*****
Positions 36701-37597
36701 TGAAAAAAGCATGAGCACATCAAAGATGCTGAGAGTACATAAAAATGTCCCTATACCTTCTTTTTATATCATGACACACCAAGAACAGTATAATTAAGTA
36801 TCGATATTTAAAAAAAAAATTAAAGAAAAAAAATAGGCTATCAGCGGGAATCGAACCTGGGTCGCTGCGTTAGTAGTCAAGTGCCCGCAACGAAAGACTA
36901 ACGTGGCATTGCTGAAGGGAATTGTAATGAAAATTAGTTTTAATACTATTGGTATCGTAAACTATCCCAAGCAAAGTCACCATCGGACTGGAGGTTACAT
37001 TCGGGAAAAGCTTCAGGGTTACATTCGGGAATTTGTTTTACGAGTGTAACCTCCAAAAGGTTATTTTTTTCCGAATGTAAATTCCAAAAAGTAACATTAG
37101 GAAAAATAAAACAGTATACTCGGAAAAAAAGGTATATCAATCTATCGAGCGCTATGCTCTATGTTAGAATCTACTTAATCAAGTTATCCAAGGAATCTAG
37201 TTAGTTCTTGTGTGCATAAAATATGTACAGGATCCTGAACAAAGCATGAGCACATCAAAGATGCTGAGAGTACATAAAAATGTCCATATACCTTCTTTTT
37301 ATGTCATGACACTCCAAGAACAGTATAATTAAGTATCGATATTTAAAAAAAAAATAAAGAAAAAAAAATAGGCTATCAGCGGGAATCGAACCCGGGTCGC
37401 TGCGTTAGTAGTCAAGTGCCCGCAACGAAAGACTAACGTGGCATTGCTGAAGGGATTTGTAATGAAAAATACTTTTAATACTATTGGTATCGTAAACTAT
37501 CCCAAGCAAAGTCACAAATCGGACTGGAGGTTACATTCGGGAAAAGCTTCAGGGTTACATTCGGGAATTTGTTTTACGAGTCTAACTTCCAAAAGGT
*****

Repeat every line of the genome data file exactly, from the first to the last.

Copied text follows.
Positions 36701-37597
36701 TGAAAAAAGCATGAGCACATCAAAGATGCTGAGAGTACATAAAAATGTCCCTATACCTTCTTTTTATATCATGACACACCAAGAACAGTATAATTAAGTA
36801 TCGATATTTAAAAAAAAAATTAAAGAAAAAAAATAGGCTATCAGCGGGAATCGAACCTGGGTCGCTGCGTTAGTAGTCAAGTGCCCGCAACGAAAGACTA
36901 ACGTGGCATTGCTGAAGGGAATTGTAATGAAAATTAGTTTTAATACTATTGGTATCGTAAACTATCCCAAGCAAAGTCACCATCGGACTGGAGGTTACAT
37001 TCGGGAAAAGCTTCAGGGTTACATTCGGGAATTTGTTTTACGAGTGTAACCTCCAAAAGGTTATTTTTTTCCGAATGTAAATTCCAAAAAGTAACATTAG
37101 GAAAAATAAAACAGTATACTCGGAAAAAAAGGTATATCAATCTATCGAGCGCTATGCTCTATGTTAGAATCTACTTAATCAAGTTATCCAAGGAATCTAG
37201 TTAGTTCTTGTGTGCATAAAATATGTACAGGATCCTGAACAAAGCATGAGCACATCAAAGATGCTGAGAGTACATAAAAATGTCCATATACCTTCTTTTT
37301 ATGTCATGACACTCCAAGAACAGTATAATTAAGTATCGATATTTAAAAAAAAAATAAAGAAAAAAAAATAGGCTATCAGCGGGAATCGAACCCGGGTCGC
37401 TGCGTTAGTAGTCAAGTGCCCGCAACGAAAGACTAACGTGGCATTGCTGAAGGGATTTGTAATGAAAAATACTTTTAATACTATTGGTATCGTAAACTAT
37501 CCCAAGCAAAGTCACAAATCGGACTGGAGGTTACATTCGGGAAAAGCTTCAGGGTTACATTCGGGAATTTGTTTTACGAGTCTAACTTCCAAAAGGT